Strange Patterns on Screen
This is the message I got when I removed the RAM completely...
SIMM Error Message

Software and Performance

So, upon bootup there is a little Control panel called NewLife Accelerator v.1.05. It seems to confirm the info found on the UseNet Post about address and location for sure. Also, not sure what In SANE patches are... That's the only option here.

Control Panel

It appears the accelerator completely replaces most of the motherboard. In fact, the original onboard RAM isn't even reported and only the accelerator RAM appears as usable. Well... How does it perform? Using Speedometer 3.23 here are the results. Bear in mind that 1.0 is a stock Macintosh Classic.

P.R. Results (Uses Mac Classic as 1.0):
CPU: 3.870
Graphics: 2.597
Disk: 1.199 Name of Hard Disk tested: Classic 40 MB
Math: 3.362
Performance Rating (OLD PR): 2.903
Performance Rating (NEW PR): 2.407

Benchmark Results (Uses Mac Classic as 1.0):
KWhetstones: 24.340 3.334
Dhrystones: 3386.004 3.475
Towers: 3.525
QuickSort: 4.256
Bubble Sort: 4.709
Queens: 4.126
Puzzle: 4.715
Permutations: 4.187
Fast Fourier: 3.168
F.P. Matrix Multiply: 3.045
Integer Matrix Multiply: 5.761
Sieve: 6.947
Benchmark Average: 4.271

So yea, Pretty strong showing, I fired up my Mac SE/30 and ran a benchmark test, you can see the full report here. but the SE/30 CPU, Graphics and Math have scores of 4.178, 3.559 and 6.648, so not really at the performance level of an SE/30 even with the same specs for at least the processor and Math coprocessors. I do love how on these old machines a simple acceleration speeds up every aspect of the machine. If you head over to my Mystic Overclock page you can see the same thing when I jumped thee clock up to 36Mhz from 33Mhz.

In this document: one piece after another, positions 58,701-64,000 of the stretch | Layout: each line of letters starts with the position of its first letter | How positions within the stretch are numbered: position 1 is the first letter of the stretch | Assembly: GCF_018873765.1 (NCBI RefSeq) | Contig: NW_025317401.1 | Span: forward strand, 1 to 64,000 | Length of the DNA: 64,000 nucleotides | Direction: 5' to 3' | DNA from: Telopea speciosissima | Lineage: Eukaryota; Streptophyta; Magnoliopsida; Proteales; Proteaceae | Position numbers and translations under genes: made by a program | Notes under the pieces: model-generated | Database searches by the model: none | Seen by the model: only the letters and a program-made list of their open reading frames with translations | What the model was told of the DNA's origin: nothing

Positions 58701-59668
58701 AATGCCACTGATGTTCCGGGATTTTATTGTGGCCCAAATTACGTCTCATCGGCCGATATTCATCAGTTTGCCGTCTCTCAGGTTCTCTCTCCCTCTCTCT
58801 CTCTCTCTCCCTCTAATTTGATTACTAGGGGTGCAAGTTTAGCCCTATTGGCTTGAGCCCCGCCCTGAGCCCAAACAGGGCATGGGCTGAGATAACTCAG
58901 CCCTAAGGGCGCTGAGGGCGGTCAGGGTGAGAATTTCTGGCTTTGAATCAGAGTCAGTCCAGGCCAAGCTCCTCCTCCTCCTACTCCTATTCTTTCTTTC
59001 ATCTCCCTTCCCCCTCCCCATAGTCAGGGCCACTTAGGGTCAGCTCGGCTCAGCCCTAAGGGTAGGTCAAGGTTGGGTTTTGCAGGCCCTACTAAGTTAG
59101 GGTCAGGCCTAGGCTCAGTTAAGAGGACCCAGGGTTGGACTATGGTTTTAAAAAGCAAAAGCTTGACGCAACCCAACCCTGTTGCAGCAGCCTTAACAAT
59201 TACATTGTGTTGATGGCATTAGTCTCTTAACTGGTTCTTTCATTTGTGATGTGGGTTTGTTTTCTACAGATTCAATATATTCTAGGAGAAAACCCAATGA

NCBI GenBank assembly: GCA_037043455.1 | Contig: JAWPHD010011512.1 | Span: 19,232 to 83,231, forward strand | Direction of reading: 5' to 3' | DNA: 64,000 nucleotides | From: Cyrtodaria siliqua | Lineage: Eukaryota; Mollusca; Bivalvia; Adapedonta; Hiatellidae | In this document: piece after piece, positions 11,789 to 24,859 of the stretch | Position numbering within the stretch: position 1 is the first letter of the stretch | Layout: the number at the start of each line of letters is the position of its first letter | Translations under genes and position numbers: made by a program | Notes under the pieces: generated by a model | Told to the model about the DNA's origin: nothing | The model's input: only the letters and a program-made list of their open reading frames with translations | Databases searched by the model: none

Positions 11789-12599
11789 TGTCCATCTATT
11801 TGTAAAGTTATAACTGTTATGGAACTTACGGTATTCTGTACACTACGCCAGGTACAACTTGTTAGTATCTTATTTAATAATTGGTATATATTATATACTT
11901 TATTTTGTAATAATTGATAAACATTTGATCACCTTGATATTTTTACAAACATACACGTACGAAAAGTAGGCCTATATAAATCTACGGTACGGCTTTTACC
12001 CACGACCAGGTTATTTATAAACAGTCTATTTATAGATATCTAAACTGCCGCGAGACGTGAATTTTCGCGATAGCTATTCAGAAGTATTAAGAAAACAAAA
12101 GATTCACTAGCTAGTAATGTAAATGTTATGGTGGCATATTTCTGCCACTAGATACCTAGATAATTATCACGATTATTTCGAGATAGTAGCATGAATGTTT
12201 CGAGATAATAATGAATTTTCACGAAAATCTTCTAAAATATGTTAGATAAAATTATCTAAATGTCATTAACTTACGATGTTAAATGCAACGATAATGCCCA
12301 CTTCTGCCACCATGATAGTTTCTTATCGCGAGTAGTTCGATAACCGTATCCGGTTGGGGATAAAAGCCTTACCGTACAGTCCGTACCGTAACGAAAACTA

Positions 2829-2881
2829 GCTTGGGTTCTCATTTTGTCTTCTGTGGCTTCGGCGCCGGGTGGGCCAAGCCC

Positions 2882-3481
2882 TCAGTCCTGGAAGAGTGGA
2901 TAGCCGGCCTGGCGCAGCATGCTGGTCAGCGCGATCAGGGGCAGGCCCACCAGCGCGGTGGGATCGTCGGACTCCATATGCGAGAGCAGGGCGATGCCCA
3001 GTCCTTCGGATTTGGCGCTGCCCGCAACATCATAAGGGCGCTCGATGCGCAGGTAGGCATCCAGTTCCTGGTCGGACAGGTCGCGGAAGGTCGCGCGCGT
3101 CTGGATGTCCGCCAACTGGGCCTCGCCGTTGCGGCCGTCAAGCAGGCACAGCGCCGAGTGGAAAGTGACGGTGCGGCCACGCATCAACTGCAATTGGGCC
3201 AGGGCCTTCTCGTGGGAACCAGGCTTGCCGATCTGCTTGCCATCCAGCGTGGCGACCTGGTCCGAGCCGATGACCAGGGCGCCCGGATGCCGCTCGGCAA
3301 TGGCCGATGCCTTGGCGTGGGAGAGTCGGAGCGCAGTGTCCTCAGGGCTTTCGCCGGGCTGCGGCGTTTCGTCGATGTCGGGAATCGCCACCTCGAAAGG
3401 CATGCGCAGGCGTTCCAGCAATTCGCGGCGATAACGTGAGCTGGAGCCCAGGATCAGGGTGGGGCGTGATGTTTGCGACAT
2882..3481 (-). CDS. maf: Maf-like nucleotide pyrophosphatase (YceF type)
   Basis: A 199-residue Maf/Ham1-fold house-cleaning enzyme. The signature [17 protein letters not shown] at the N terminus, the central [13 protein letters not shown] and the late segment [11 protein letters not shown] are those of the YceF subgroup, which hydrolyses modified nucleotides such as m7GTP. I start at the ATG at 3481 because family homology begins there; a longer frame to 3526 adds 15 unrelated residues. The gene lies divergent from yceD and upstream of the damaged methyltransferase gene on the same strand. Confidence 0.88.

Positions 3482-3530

One other strange little oddity, the computer doesn't reboot when you send it for reboot in MacOS. The only way to perform a reset is to first select reset, then physically press the reset on the side of the case. When you do so you're treated to a little splash Screen that says NewLife. I suppose that's one way to do it....
NewLife Logo on Reboot
Well that's about it. I'd love to get more information or get my hands on any other hardware from NewLife. If you've got any info feel free to drop me a line at ebylenga at gmail dot com. I'd like to know more!

Links

Can you Identify this "Newlife Computer Corp." Card?"
GoC Federal Corporate Information
Tundra Semiconductor
Adam Chowaniec
Info Mac Digest

Downloads

NewLife Accelerator Control Panel V.1.05



Last Modified December 21, 2019